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How eating a cracker can tell you how many carbs you should eat

The secret lies in an enzyme that breaks down carbohydrates in your body, according to an expert 

Kashmira Gander
Monday 24 October 2016 10:35
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Fad diets would have you believe that carbohydrates are the enemy when trying to maintain a healthy weight, but a cracker could hold the key to how much of the food group you can eat, according to a geneticist.

Each person’s body breaks down food slightly differently which explains why one's person's healthy lifestyle may wreak havoc on the body of another, according to Dr Sharon Moalem, a physician and neurogeneticist.

In his new book The DNA Restart, Dr Moalem explains how to tailor your diet according to your individual genetic makeup – including how to use a cracker to calculate how your digestive system processes carbs.

Individuals fall into three Carb Consumption Categories: full, moderate or restricted consumption, he told Mail Online.

To carry out the test, use a plain unsalted cracker, or a 10p-sized piece of raw peeled potato if you are gluten intolerant. Break off a piece of cracker - ensuring it is coated in saliva - and begin a timer as you chew. Note down the time that the cracker begins to taste sweet rather than bland. If you chew for 30 seconds and the flavour doesn’t change, note this down instead.

Complete the test twice more, add up the times and divide the figure by three to find the average.

Those who taste sweetness between 0 to 14 seconds fall under “full” category, and are advised to eat 250g of carbs a day based on the recommended 2,000 calorie intake. A score between 15 to 30 seconds indicates a “moderate”, and a maxiumum daily intake of 175g. Those who lasted 30 seconds are “restricted” and can have 125g.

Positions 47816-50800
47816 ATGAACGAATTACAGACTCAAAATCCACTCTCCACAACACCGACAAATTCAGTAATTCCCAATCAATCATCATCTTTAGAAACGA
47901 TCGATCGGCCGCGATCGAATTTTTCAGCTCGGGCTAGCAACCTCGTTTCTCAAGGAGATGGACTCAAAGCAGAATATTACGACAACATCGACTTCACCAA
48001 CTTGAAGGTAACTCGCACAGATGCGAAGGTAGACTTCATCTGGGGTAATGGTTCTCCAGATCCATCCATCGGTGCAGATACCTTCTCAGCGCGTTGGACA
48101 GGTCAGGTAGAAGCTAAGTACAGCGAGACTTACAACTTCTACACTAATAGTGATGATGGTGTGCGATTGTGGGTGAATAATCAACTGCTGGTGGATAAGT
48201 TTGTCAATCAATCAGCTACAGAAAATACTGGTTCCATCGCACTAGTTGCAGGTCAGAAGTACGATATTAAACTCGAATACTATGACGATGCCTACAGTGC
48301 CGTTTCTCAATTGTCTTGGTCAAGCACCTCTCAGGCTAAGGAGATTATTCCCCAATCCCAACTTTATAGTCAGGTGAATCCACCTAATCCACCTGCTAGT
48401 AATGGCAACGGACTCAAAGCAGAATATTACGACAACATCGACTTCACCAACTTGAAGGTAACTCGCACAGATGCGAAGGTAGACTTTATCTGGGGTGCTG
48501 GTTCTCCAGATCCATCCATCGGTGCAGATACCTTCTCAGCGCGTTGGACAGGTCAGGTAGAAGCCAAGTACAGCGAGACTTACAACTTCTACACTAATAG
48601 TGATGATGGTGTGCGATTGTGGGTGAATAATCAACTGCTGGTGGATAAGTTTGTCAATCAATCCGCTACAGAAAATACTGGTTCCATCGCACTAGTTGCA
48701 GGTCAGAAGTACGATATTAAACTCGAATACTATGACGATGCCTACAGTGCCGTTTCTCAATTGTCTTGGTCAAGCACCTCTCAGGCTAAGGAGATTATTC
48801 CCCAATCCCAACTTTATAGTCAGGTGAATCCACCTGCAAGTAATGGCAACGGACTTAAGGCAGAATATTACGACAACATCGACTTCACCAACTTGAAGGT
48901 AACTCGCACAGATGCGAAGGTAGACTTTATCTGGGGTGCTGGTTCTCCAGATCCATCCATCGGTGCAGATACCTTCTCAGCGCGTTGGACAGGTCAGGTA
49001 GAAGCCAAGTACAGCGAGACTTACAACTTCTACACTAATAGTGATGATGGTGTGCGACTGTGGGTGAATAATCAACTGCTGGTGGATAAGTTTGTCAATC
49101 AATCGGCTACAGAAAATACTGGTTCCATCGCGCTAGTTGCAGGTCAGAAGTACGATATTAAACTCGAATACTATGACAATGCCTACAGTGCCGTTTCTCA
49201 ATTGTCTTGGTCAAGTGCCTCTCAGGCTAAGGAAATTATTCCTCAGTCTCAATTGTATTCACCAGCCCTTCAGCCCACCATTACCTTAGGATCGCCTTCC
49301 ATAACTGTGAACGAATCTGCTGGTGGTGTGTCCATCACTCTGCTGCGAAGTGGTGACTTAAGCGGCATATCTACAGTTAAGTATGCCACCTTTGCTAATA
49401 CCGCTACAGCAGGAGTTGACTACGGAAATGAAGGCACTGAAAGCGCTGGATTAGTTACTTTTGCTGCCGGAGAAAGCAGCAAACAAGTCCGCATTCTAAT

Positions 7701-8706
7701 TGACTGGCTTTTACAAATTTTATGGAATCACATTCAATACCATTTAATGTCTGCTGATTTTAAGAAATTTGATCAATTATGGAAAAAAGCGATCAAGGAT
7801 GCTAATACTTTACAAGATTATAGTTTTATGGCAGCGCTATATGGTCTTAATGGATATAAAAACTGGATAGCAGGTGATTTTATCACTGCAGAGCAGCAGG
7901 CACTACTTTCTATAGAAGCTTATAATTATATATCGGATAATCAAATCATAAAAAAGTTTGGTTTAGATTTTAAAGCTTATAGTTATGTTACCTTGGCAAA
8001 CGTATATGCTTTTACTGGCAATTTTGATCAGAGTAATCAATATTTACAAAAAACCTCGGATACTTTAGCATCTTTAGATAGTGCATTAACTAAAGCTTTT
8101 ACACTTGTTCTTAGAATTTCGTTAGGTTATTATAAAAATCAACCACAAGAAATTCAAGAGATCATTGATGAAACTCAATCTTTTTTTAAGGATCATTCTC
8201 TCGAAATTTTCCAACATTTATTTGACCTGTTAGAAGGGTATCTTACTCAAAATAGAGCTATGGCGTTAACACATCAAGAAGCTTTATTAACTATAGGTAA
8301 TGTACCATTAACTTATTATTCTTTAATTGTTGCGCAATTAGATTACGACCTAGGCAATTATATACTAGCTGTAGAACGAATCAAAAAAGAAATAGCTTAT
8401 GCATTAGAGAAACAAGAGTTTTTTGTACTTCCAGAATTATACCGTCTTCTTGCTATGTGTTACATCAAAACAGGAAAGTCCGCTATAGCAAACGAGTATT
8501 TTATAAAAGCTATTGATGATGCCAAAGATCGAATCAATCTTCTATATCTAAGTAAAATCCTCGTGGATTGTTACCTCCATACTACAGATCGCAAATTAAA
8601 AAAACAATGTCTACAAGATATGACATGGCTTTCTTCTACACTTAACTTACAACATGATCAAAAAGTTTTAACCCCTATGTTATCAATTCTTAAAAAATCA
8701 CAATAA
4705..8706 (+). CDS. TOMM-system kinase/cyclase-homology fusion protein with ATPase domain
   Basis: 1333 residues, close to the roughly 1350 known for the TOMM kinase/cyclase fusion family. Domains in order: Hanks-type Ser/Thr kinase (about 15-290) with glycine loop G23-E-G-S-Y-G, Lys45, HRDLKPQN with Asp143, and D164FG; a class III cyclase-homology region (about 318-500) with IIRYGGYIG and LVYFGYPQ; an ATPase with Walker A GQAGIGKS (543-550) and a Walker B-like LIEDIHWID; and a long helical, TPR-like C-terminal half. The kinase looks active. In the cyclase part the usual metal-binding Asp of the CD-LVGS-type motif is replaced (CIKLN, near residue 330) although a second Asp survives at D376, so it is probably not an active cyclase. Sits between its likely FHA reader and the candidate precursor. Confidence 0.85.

Dr Moalem’s book is based on the idea that the genes we inherit from our parents determine our optimal diet. In some people, the enzyme amylase – created in the pancreas and saliva glands to digest carbohydrates – is more effective than others. People whose ancestors ate more starch, such as cereal grains, may have more copies of the AMY1 gene that those who ate more meat, and will be able to break down carbohydrates more easily.

Overall, the diet of the average person should be no more than 30 per cent carbs, he added.

Dr Moalem’s theory goes against recommendations from diets including the Atkins, Dukan and South Beach to cut carbs. The NHS also warns that doing so can be harmful.

Dietitian Sian Porter told the NHS Choices website: “Carbohydrates are such a broad category and people need to know that not all carbs are the same and it is the type and quantity of carbohydrate in our diet that is important.

"While we should reduce the amount of sugar in our diet, we should base our meals on starchy carbs. There is strong evidence that fibre, found in wholegrain versions of starchy carbs for example, is good for our health."

The DNA Restart: Unlock Your Personal Genetic Code to Eat for You Genes, Lose Weight, and Reverse Agine is out now.

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